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Local Area Environment Committee and Civil Societies in water management A case study

Congress: 2008
Author(s): S. Thomas
Joseph Sebastian Paimpillil, Senior Researcher, Center for Earth Research and Environment Management, Cochin 17, India. S. Thomas,Former Chief Engineer, Irrigation Department, Kerala State Public Works Department, India.

Keyword(s): water quality, civil socities, monitoring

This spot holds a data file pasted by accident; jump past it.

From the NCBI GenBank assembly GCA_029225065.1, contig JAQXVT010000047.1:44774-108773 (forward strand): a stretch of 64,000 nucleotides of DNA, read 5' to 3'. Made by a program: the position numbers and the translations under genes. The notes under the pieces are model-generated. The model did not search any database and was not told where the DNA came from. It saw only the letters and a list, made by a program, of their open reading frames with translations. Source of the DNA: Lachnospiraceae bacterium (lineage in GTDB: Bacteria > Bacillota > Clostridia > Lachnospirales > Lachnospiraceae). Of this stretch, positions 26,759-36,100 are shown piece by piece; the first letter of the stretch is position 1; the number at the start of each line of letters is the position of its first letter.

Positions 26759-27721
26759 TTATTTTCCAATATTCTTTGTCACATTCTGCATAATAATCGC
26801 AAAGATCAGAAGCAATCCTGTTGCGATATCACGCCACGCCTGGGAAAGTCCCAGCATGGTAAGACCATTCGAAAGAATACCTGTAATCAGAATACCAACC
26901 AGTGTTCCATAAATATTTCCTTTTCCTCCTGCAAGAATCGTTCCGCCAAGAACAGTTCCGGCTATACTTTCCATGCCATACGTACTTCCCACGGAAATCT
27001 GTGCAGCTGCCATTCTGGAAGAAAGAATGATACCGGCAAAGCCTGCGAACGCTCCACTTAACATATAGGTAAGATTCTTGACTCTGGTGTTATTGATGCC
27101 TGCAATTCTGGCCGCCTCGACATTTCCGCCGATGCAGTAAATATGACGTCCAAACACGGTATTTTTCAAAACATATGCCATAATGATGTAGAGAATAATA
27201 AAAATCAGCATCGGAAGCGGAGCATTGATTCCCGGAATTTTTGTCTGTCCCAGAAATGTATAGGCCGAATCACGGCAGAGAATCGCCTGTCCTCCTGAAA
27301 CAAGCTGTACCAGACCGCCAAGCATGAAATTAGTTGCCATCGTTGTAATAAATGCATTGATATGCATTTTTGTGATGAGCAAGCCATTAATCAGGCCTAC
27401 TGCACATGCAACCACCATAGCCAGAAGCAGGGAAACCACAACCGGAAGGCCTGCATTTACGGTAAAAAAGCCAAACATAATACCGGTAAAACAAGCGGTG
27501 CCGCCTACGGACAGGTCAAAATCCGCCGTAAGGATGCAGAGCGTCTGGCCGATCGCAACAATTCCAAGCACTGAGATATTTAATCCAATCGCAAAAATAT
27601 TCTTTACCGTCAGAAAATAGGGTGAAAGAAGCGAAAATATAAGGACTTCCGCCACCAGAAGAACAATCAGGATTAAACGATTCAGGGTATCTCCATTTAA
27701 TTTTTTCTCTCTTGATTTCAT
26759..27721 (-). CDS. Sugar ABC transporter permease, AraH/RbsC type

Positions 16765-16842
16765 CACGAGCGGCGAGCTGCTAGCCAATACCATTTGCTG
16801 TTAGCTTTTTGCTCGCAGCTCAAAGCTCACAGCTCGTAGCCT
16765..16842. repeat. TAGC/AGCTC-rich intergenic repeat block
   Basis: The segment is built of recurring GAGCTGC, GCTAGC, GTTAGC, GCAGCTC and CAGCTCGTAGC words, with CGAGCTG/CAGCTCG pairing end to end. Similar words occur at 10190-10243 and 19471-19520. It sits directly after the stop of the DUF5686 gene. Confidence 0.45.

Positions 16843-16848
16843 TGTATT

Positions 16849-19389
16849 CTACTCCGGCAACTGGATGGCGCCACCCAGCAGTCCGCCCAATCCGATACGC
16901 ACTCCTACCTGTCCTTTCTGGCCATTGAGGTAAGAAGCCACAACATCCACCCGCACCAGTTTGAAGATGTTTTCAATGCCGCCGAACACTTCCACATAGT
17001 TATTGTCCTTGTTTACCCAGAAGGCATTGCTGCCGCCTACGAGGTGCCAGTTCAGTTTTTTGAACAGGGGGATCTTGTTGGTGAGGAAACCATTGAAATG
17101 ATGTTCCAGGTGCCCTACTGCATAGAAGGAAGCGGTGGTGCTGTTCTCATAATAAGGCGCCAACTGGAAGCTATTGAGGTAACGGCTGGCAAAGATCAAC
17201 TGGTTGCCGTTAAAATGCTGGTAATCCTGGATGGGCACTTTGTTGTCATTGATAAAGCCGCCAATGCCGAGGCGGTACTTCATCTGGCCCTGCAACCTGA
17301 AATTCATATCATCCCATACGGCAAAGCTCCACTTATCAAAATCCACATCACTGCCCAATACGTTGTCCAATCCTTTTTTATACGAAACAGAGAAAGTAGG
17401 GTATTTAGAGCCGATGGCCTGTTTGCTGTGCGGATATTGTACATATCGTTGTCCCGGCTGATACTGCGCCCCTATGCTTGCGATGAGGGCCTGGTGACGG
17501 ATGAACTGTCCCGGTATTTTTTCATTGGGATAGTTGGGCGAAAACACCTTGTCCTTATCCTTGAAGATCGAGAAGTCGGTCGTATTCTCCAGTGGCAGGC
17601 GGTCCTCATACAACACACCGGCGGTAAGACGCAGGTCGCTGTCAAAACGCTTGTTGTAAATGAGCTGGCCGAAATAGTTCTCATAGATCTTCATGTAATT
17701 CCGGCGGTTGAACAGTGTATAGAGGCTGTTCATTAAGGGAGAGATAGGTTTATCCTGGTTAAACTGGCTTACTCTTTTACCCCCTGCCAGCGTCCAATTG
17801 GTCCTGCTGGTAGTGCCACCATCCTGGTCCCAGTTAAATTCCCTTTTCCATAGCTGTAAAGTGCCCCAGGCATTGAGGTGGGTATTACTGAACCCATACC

AbstractThe water of the Periyar River (south India - Kerala's largest river), had frequent colour changes into red associated with industrial discharges. During the last nine months, the discoloration had occurred 25 times and fish kills occurred thrice. The discolored water got into the drinking water system through the local pumping stations. As confrontation between the stakeholders can not solve the water management concerns, a doctrine of partnership between industry, NGOs, experts, environmentalists, pollution control board and the Government and to work together in monitoring, preventing and minimizing water quality damages was put forward. A framework for participatory approach involving all stakeholders in creating a road map for safeguarding the river water was established for Cochin region. The Local Area Environment Committee (LAEC) is such a participatory process and has been proactive in creating awareness and disseminating information regarding the various international conventions and its compliance. The LAEC has been entrusted with the task of auditing the industries polluting the rivers. The industries on Periyar river have been audited and have found that it is being polluted with a high quantity of iron and zinc. The Environmental Impact Assessment (EIA) by LAEC revealed the deplorable condition of the river. The soil, and the wetlands have also been contaminated with heavy metals. LAEC had initiated steps to keep a strict vigil on the industrial units which tend to violate EPA standards. The discoloration of the river, prompted the LAEC to have People's Right Declaration Convention - attended by politicians, trade union leaders, legislators, scientists and environmental activists for asserting their right to live, food security, safe water and healthy environment. The LAEC that probed into the reasons of chemical pollution and the suggested remedial steps were highlighted in the convention. Most factories were forced to set up effluent treatment facilities under the strict monitoring of the LAEC. The People's Charter of Demands adopted at the convention called for immediate implementation of an integrated and comprehensive process for decontamination of the river and the surroundings. The EIA by the LAEC recommended a Comprehensive Chemical Disaster Management Plan involving the district administration, the factories, the state pollution control board, the local bodies and the NGOs. The LAEC has observed that the water quality situation has improved following stringent measures being recommended and taken by it.
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